The Americans with Disabilities Act (ADA) defines a person with a disability as a someone who has a physical or mental impairment that substantially limits one or more major life activity. This includes people who have a record of such impairment, even if they do not currently have a disability. It also includes individuals who do not have a disability but are regarded as having a disability.
Most people read the ADA and think… “Well, that basically covers everyone”…
It’s important to point out the 2008 revisions (ADAAA) were intended to broaden the interpretation of disability, so that more people would be protected from disability-related discrimination. Yet in all ADA-related litigation, the plaintiff must first prove that they have a disability (as defined by the ADA to continue with the claim). In other words, the ADA offers a legal definition of “disability” to provide a framework for interpretation of the law. Yet, outside the courtroom does this really offer a “working” definition for disability?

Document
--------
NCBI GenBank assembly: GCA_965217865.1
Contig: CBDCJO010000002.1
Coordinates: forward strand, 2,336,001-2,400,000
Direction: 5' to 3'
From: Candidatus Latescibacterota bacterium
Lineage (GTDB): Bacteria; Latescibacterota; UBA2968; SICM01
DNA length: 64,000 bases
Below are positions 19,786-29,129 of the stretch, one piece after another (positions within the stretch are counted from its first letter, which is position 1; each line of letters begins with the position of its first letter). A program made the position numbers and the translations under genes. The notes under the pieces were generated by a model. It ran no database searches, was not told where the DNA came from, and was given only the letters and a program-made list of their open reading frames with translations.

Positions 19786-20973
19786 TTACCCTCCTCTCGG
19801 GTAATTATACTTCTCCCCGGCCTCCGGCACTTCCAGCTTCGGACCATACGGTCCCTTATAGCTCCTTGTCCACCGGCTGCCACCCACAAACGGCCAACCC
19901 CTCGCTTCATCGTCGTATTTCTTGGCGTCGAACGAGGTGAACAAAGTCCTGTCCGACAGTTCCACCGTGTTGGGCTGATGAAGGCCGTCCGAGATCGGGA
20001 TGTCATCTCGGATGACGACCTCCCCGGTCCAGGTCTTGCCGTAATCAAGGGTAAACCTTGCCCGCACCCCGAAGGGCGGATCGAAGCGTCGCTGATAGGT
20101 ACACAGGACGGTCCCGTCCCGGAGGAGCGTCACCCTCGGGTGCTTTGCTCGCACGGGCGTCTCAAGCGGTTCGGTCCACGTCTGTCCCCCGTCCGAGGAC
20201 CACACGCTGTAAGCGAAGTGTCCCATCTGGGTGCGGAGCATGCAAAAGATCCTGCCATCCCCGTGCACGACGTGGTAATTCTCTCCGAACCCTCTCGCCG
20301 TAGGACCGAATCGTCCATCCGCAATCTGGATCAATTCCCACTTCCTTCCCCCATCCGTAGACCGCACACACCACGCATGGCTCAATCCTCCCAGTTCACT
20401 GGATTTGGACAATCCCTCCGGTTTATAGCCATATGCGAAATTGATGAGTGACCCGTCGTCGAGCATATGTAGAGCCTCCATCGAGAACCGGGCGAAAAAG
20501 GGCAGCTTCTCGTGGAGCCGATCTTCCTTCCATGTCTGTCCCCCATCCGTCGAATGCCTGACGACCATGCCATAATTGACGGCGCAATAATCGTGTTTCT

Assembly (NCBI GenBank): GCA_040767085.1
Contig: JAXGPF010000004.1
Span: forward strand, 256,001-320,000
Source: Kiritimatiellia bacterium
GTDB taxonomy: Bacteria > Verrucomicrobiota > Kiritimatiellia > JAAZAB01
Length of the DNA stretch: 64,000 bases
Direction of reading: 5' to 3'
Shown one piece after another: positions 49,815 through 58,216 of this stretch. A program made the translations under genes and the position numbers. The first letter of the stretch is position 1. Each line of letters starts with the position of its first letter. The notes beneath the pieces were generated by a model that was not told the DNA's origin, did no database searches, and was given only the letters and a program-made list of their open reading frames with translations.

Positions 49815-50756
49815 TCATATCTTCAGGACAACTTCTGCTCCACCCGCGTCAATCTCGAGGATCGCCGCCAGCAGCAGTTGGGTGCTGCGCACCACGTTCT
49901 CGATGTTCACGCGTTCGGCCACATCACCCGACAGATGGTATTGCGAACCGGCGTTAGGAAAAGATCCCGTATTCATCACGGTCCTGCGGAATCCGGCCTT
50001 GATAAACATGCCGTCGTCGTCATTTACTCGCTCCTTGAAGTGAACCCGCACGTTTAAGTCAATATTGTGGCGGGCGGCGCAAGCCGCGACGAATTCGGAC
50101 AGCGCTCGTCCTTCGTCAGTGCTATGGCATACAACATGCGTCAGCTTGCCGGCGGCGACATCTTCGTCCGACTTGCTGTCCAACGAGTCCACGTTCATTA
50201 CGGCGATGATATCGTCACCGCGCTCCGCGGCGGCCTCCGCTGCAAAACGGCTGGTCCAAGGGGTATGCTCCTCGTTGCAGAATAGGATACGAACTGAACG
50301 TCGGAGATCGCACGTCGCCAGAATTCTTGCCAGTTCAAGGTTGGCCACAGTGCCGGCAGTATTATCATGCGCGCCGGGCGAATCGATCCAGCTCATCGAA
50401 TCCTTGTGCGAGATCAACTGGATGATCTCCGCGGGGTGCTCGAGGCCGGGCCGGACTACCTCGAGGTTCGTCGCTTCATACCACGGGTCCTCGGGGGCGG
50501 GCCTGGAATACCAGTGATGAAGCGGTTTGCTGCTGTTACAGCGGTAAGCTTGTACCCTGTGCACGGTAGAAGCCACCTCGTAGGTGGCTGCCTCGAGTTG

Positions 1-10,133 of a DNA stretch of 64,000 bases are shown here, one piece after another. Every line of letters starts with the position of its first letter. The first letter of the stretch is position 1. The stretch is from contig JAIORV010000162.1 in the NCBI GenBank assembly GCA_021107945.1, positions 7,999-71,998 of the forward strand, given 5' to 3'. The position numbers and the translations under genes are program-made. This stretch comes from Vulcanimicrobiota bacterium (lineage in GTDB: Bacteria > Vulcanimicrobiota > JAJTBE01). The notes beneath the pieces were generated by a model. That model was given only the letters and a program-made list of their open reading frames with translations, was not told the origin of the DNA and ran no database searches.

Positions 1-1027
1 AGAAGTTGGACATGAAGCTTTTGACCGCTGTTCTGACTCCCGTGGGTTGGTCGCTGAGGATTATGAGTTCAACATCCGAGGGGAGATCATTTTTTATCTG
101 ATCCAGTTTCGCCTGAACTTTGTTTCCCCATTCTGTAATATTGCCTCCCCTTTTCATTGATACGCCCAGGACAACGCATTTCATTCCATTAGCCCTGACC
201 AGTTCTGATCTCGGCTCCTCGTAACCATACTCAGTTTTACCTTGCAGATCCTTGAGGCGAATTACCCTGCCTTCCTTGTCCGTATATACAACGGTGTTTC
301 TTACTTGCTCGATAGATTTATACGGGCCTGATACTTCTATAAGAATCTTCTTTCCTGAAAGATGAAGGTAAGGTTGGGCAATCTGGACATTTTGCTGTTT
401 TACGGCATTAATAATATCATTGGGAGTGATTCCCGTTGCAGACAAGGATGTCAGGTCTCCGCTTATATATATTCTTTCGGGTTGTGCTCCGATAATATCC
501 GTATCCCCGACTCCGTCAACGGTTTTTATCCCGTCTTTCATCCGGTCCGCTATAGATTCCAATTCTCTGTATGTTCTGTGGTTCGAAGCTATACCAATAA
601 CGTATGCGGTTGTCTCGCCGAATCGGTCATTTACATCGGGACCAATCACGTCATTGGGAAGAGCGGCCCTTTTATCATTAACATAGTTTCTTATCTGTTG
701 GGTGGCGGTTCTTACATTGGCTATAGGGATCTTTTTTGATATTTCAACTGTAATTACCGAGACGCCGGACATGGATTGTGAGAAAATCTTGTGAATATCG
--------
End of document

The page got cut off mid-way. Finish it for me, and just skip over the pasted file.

Competing World Views of Disability
The traditional view of disability (medical, charity, individual models) focuses on the impairment as the cause for inequality. In contrast, inclusive view (social model) focuses on outside factors that make the world inaccessible for someone who has an impairment.
As it relates to employment …maybe blending the two world views would be better? For example, International Classification of Functioning, Disability and Health (ICF) defines disability as: “Disability results from the interaction between persons with impairments and attitudinal and environmental barriers that hinder their full and effective participation in society on an equal basis with others”
In this definition, disability is no longer seen only as a personal “deficit”, but rather, a shared social responsibility—where personal connections, resources, technologies, etc. can influence social engagement and equality. Advances in thought and technology, now mean that employment and disability are not mutually exclusive and that “disability” in the workplace is worth talking about.